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  1. Post
    #1

    Orcon first to trial residential 10Gbps broadband

    The plan is to launch later in the year. Pretty exciting. Hopefully its not too expensive


    Orcon has hooked up two lucky customers to New Zealand’s fastest residential broadband connections, flicking the switch on a 10Gbps service in Auckland’s North Shore today.

    Orcon boss Taryn Hamilton says that the race to 10 gigabit is well and truly on, with two customers connected to the Chorus 10Gbps trial today, and a consumer launch planned for this year.

    “It’s been just over two years since we launched gigabit services, and we are getting ready to provide a service that’s up to ten times faster,” he says.

    Hamilton says that when gigabit services were launched, many people said they were too fast for consumer’s needs – but now the Gig plan, marketed by Orcon as Gigantic*, accounts for more than a quarter of Orcon’s new sales.

    “It’s important for us to bring innovation to Kiwis as soon as we can. We are about to connect our one hundred thousandth customer to the Ultra Fast Broadband network; we were the first to launch UFB to the home, the first to launch residential Gig internet, and now we are the first to trial 10Gbps connections for New Zealand home users.”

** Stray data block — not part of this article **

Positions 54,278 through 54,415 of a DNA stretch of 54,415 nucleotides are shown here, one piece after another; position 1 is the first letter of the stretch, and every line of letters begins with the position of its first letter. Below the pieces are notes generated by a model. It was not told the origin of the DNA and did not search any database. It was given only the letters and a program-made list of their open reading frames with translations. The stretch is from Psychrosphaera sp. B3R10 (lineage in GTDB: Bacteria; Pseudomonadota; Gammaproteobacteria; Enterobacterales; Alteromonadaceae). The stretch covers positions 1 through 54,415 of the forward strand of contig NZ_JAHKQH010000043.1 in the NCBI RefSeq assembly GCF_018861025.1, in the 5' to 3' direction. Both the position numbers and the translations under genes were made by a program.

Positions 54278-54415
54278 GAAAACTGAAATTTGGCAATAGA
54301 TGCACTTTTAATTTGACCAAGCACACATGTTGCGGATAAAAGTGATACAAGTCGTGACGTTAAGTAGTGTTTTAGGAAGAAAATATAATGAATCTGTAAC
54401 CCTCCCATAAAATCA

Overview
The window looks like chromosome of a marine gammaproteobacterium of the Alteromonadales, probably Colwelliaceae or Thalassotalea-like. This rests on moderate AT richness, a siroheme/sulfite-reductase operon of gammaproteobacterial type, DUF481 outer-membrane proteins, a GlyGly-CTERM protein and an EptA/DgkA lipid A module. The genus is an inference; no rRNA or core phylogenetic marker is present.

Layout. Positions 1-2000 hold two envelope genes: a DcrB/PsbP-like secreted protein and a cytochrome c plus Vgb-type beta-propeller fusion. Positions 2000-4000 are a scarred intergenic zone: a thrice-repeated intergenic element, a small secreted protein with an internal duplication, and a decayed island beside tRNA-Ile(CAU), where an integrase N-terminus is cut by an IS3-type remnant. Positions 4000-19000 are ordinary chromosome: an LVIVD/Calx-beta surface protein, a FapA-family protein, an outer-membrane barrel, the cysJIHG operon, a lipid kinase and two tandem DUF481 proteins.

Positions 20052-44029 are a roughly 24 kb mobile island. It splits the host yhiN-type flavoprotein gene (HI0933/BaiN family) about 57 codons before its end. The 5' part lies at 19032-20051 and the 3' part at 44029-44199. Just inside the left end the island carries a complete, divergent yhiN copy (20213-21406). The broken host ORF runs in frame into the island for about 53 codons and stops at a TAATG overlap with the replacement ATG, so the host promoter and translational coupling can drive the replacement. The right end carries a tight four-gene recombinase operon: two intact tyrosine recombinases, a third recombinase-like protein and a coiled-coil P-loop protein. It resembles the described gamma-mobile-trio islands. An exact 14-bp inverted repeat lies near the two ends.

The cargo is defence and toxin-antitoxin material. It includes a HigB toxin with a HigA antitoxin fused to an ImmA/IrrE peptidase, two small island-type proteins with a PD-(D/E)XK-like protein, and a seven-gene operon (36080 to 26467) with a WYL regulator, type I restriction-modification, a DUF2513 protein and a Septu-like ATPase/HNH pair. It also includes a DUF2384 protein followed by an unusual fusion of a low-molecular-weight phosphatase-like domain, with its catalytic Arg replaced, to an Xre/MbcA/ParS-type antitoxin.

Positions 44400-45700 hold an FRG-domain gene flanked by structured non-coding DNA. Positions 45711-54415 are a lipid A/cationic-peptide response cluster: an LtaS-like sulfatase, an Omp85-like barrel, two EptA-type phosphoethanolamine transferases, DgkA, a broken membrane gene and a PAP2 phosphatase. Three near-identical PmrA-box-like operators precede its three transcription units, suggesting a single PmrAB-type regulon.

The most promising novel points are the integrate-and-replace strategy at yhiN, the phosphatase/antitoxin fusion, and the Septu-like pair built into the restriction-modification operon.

Hamilton fully expects the floodgates to open once plans are launched. “Gamers, movie buffs, internet aficionados, people with teenagers – we all appreciate a superfast connection and 10Gbps propels New Zealand’s internet into the future.

    Tommy Hohaia, solutions consultant at Vocus and one of the triallists, says he’s really excited by the prospect of a 10Gbps connection.

    “To be honest, working out what to do with a 10Gbps connection is pretty daunting. I’ve had to borrow a computer that’s even capable of handling the speeds. But, that said, I’ll try my best to put it through its paces.”

    While 10Gbps might seem over the top, people said that about 1Gbps not long ago, and we are moving into an 8K TV world where lots of bandwidth is vital.

    “As more and more customers move to 10Gbps connections, we can expect New Zealand’s average speeds to go up considerably; we’re currently ranked 22nd in the world but that should quickly change,” notes Hamilton.

    He says there is one obvious question for such astounding connectivity speeds: “Does anyone really need 10Gbps? The answer is a resounding ‘yes’. With connectivity, more is more. Faster is better, the fastest is best. Especially if that speed doesn’t come with much of a price implication. We all use the internet every day in all kinds of ways and that’s only set to increase.”
    https://www.geekzone.co.nz/content.asp?contentid=22048

  2. Post
    #2
    Sweet, I was just wondering about what to do when my website in my basement grows too big for 1Gb.